Published on www.philosophyoffreedom.com (http://philosophyoffreedom.org)

Chapter 12 Philosophy of Freedom Steiner

Revised 05/15/2009
Copyright © Tom Last 2009

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Chapter 07 [0]   reality-based thinking
self  Chapter 08 [0]   ethics of self-knowledge  
 Chapter 06 [0]   independent thinking  
 mental picture 
 Chapter 09 [0]   ethical individualism
 Chapter 05 [0]   critical thinking concept  Chapter 10 [0]   ethics of authority
 Chapter 04 [0]   reactive thinking perception  Chapter 11 [0]   ethical naturalism
 Chapter 03 [0]   reflective thinking 
thought  Chapter 12   ethical norms
 Chapter 02 [0]   one-sided thinking desire  Chapter 13 [0]   ethics of self-gratification 
 Chapter 01 [0]   compelled thinking will  Chapter 14 [0]   group ethics



The Philosophy of Freedom

Chapter 12
Moral Imagination
(Darwinism and Ethics)


Evolution of Ethics: Moral imagination and the faculty of having moral ideas can become objects of knowledge only after they have been produced by the individual. We deal with them as with a natural history of moral ideas. However true it is that the moral ideas of the individual have perceptibly developed out of those of his ancestors, it is equally true that the individual is morally barren unless he has moral ideas of his own.

Question: Should we measure our ethics by the standard of past traditions or the social norm?

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[0]12.0 [0] Selection Of Ethical Idea
A free spirit acts according to his impulses, that is, according to intuitions selected from the totality of his world of ideas by thinking. For an unfree spirit, the reason why he singles out a particular intuition from his world of ideas in order to make it the basis of an action, lies in the world of percepts given to him, that is, in his past experiences.

12.1 [0] Concrete Mental Picture
Whenever the impulse for an action is present in a general conceptual form (for example, Thou shalt do good to thy fellow men! Thou shalt live so that thou best promotest thy welfare!) then for each particular case the concrete mental picture of the action must first be found.

12.2 [0] Moral Imagination
The human being produces concrete mental pictures from the sum of his ideas chiefly by means of the imagination. Therefore what the free spirit needs in order to realize his ideas, in order to be effective, is moral imagination.

12.3 [0] Moral Technique
Moral action, in addition to the faculty of having moral ideas (moral intuition) and moral imagination, is the ability to transform the world of percepts without violating the natural laws by which these are connected. This ability is moral technique. It can be learnt in the same sense in which any kind of knowledge can be learnt.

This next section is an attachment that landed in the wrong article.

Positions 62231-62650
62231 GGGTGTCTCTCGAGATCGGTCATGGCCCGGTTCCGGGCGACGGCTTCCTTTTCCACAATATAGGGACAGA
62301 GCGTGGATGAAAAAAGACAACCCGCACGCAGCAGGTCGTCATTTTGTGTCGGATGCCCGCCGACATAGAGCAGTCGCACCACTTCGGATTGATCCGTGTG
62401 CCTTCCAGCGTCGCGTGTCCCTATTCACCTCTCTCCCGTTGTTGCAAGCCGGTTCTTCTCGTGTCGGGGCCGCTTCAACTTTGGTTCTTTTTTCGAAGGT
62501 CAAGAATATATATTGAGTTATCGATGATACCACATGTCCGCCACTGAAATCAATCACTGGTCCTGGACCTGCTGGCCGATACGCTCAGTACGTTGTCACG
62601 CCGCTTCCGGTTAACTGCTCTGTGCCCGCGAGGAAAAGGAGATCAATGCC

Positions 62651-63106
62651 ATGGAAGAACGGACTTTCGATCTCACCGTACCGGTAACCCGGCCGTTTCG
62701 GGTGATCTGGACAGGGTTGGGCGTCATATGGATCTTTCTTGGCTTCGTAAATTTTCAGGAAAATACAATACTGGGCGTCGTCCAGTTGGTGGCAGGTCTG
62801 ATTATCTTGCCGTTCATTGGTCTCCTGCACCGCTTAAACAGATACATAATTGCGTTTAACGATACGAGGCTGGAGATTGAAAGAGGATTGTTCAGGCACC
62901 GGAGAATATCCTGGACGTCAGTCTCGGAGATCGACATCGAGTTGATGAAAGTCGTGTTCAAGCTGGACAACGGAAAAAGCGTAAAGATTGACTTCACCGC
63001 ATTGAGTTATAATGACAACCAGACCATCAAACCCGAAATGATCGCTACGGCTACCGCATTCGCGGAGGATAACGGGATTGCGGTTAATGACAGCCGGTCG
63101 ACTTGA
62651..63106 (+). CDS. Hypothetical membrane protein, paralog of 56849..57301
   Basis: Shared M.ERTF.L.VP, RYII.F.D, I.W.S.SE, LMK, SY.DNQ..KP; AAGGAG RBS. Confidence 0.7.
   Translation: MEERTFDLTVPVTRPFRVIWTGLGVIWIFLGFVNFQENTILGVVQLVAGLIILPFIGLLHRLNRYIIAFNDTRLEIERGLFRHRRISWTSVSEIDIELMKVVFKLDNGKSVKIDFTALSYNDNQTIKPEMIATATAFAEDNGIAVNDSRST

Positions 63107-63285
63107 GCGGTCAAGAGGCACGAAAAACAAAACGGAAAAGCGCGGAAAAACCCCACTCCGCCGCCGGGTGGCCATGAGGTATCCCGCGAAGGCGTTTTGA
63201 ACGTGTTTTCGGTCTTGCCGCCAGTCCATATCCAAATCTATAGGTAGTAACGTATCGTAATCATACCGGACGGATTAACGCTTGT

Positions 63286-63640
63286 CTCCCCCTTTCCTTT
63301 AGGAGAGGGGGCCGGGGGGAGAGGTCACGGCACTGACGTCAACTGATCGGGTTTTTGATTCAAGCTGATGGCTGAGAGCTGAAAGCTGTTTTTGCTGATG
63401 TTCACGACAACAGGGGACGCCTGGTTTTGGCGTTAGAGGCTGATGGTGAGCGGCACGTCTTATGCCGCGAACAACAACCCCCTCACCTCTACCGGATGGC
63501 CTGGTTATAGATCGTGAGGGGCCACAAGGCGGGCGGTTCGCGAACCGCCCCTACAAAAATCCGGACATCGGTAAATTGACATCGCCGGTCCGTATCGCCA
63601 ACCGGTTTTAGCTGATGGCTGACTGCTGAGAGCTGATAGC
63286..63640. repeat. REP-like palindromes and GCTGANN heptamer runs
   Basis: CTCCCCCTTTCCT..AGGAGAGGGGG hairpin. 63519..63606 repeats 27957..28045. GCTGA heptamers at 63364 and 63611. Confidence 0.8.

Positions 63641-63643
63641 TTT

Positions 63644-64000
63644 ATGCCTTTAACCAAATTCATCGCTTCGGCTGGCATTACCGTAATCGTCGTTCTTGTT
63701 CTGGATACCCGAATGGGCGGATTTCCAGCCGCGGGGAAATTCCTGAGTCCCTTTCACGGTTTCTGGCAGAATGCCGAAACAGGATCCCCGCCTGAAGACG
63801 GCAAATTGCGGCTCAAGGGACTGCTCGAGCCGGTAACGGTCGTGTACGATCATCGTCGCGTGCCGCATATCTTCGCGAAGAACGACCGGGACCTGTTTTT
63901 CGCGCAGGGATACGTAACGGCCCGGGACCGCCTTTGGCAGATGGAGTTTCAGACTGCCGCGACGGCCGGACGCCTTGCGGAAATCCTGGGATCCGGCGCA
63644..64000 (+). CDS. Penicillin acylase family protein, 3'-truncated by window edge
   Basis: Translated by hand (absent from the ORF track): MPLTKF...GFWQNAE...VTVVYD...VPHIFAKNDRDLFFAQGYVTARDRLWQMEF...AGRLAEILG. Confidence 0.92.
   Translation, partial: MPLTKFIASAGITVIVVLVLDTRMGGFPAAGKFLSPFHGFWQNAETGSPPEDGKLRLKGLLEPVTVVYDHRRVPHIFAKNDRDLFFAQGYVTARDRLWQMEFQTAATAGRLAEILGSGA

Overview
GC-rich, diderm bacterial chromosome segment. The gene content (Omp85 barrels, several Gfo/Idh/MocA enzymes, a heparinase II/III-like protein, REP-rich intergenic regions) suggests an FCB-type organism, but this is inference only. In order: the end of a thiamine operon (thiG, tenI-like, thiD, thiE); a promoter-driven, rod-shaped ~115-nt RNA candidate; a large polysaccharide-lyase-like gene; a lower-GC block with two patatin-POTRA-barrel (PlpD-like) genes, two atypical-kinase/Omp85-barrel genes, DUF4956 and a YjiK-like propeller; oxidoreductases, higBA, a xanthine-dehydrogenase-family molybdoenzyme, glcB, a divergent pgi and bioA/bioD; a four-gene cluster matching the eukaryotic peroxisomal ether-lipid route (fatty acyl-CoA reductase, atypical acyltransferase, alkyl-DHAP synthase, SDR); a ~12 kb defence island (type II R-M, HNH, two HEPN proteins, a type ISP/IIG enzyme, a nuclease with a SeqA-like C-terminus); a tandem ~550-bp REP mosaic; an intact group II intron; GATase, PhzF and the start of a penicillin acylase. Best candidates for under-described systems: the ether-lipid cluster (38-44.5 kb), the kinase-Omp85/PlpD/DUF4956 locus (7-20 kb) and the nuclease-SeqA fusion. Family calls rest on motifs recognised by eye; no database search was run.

12.4 [0] History Of Moral Ideas
Moral imagination can become objects of knowledge only after they have been produced by the individual. We therefore deal with them as with a natural history of moral ideas.

12.5 [0] Normative Moral Laws
Some people have wanted to maintain the standard-setting (normative) character of moral laws. As a moral being, I am an individual and have laws of my very own.

12.6 [0] Traditional Moral Doctrines
But can we not then make the old a measure for the new? Is not every man compelled to measure the products of his moral imagination by the standard of traditional moral doctrines?

12.7 [0] Ancestral Moral Ideas
However true it is that the moral ideas of the individual have perceptibly developed out of those of his ancestors, it is equally true that the individual is morally barren unless he has moral ideas of his own.

12.8 [0] Supernatural Influence
Monism cannot admit that the moral nature of will is completely accounted for by being traced back to a continuous supernatural influence upon moral life. What happens to man, and in man, through this, becomes a moral element only when, in human experience, it becomes an individual's own.

12.9 [0] Characterization Of Action
The characterizing of an action, whether it is a free one, he must leave to the immediate observation of the action.

12.10 [0] Action Feels Free
If a human being finds that an action is the image of such an ideal intuition, then he feels it to be free. In this characteristic of an action lies its freedom.

12.11 [0]
Freedom To Determine Motives
To be free means to be able of one's own accord to determine by moral imagination those mental pictures (motives) which underlie the action. A free being is one who can want what he himself considers right.

12.12 [0] Submission To Others Motives
Not until they would enslave my spirit, drive my motives out of my head, and put their own motives in the place of mine, do they really aim at making me unfree.



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